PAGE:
We reap what we sow with adblockers

İBRAHIM ALTAY - İSMAIL SELIM EŞSIZ
ISTANBUL
Published 25.04.2016 00:58
Updated 25.04.2016 01:03
Illustration by Necmettin Asma - twitter.com/necmettinasma
Illustration by Necmettin Asma - twitter.com/necmettinasma

With the number of Internet users who use adblockers increasing, media companies should examine the root of the problem instead of banning users from accessing their sites

Back when we did not have the extensive knowledge of the Internet that we have now, even simple processes such as formatting a computer required specific knowledge. After formatting, you had to install drivers for video and sound as well as a router. You had to install everything that your computer had before by hand. The entire process took nearly a day. Now we have clouds, easy backups and simple formatting tools. There are things to do after formats change with time, and now we only install add-ons, and not even them with some browsers and other fine-tuning tools. And it appears for 6 percent of Internet users, adblock is among those tools.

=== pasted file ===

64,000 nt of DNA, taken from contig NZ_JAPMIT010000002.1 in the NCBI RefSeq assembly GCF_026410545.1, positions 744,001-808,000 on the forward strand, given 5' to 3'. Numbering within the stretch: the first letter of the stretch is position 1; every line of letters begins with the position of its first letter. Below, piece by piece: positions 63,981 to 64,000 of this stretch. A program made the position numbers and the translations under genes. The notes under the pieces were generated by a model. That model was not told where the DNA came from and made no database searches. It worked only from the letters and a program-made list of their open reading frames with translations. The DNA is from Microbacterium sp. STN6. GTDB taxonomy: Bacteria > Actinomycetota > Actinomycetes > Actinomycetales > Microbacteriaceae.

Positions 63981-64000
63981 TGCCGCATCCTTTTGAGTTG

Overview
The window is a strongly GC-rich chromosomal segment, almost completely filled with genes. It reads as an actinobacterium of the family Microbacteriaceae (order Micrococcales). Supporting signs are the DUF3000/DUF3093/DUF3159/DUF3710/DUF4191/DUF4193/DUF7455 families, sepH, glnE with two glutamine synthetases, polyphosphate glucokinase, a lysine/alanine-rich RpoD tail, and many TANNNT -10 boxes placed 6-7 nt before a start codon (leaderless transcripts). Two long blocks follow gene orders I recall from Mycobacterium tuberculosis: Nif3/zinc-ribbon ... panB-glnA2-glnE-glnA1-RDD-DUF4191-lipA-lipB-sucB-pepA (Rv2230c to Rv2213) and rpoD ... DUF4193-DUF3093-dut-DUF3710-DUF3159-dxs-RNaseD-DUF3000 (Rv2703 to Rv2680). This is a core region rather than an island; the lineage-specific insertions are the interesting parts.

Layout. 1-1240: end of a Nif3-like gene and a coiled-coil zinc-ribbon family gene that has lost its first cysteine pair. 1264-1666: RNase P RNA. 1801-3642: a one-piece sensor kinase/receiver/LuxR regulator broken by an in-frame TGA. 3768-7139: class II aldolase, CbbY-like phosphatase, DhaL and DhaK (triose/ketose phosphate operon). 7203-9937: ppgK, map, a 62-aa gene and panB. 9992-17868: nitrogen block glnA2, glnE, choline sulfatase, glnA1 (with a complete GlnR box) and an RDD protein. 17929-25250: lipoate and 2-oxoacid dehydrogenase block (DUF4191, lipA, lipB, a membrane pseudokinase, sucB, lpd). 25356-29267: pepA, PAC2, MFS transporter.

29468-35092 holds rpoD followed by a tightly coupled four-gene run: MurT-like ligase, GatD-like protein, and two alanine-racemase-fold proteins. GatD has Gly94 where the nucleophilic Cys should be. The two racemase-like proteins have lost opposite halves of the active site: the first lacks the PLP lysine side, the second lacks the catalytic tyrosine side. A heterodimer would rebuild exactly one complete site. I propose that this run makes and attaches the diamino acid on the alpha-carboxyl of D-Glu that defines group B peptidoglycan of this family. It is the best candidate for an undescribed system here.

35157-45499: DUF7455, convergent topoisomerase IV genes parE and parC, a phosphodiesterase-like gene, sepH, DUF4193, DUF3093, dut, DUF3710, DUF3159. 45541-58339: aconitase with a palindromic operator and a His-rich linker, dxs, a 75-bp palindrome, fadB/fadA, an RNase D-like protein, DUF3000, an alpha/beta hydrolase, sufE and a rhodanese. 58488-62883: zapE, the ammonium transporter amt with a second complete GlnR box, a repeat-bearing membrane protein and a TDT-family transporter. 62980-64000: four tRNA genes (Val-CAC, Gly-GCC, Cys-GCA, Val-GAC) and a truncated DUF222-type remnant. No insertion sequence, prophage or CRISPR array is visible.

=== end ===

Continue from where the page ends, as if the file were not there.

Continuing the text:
Let's start with a brief explanation of ad block add-ons. As the name suggests, it is a browser add-on that enables users to block or filter different types of advertisements like banners, embedded audio and video clips, pop-up windows and text. Working as an extension on browsers such as Google Chrome, Mozilla Firefox, Apple Safari and Opera, there are a couple of applications called AdBlock and Adblock Plus that offer similar services.

Of course, for such a service to be offered, there needs to be demand. The reason usage of adblockers grew fast and steady is simple, as advertisements on the Internet grew unchecked in its early years. The argument against those who complained was simple as well: It's a free market. After all, if a user did not like the ad policy of a website then they did not have to visit the site. But reality is never that simple. For a website to get away with intrusive and obscuring ads, it has to do one of two things. First, it has to provide a service unattainable anywhere else. Notice this contradicts the free choice argument. The second type is more common. Websites grew heavy with bloated ads only after they achieved a steady consumer base and believed they were too big to fail. In this case, they bet on the habits of their visitors. Ad blockers provided a way out for users who were sick of ads that made their daily browsing a challenge, and it worked for a long time. After all, it had a small user base relatively to the entirety of Internet users at the start. So ad block users had their safe haven, and websites did not care much about them.